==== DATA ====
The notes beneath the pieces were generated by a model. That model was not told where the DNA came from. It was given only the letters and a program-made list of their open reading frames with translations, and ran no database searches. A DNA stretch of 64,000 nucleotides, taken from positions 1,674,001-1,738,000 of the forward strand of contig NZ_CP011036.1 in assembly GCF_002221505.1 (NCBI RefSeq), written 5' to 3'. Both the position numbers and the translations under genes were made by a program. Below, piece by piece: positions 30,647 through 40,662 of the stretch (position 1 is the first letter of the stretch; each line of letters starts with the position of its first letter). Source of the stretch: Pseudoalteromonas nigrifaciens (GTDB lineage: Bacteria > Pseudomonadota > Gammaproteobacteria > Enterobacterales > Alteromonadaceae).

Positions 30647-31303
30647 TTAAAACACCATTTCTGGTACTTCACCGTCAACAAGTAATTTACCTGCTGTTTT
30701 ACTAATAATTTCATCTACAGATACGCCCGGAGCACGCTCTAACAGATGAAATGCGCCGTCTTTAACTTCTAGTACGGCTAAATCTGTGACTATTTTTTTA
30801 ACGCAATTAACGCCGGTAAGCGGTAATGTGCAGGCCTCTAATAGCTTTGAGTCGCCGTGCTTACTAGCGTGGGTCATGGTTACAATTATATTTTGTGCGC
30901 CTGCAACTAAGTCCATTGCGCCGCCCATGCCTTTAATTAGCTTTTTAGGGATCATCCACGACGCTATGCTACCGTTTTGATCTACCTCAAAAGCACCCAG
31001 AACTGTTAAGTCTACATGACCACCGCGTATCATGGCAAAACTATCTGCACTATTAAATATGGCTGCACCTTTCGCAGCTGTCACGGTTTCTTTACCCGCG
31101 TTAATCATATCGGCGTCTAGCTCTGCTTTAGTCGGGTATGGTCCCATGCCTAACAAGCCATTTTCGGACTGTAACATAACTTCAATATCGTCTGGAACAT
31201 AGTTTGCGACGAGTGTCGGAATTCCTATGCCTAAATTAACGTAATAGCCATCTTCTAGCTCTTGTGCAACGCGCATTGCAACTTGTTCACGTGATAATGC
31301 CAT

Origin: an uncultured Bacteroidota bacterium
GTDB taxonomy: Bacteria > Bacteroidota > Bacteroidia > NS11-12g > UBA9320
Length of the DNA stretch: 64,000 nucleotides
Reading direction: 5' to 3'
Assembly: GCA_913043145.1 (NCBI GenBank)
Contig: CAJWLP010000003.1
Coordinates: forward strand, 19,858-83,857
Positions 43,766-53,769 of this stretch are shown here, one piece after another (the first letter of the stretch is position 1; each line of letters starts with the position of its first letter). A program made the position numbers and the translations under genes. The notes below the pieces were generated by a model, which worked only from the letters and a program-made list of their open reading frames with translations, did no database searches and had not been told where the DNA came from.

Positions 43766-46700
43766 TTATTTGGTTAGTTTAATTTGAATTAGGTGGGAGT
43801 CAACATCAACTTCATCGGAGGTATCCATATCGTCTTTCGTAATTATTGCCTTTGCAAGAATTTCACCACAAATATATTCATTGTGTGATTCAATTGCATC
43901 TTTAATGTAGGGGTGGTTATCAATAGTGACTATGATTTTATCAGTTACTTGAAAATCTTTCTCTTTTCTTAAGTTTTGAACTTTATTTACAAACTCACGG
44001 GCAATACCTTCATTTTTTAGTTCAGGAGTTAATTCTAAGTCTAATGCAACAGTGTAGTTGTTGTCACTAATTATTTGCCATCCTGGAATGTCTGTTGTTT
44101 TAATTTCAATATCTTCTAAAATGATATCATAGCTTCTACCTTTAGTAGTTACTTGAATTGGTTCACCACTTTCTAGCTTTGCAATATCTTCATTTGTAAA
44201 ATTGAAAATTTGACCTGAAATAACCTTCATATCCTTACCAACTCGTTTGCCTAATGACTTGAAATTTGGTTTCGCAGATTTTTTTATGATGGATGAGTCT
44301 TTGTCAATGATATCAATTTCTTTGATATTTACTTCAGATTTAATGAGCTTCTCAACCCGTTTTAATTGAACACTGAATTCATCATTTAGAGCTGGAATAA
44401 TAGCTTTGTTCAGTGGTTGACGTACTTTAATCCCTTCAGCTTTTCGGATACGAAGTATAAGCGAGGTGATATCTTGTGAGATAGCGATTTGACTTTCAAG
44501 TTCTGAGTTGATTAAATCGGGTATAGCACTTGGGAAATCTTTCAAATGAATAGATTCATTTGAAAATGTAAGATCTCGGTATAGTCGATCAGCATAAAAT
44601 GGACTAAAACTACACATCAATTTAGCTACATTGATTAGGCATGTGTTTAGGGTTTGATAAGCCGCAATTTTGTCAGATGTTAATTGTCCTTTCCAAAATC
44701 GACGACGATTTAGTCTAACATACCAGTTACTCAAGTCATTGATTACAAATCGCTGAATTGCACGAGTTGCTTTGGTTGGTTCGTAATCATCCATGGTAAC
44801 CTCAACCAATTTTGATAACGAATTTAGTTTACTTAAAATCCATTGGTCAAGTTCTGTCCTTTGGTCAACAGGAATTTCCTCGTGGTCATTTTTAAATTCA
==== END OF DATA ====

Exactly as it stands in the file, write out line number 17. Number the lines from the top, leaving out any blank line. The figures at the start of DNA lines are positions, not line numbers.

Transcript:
Coordinates: forward strand, 19,858-83,857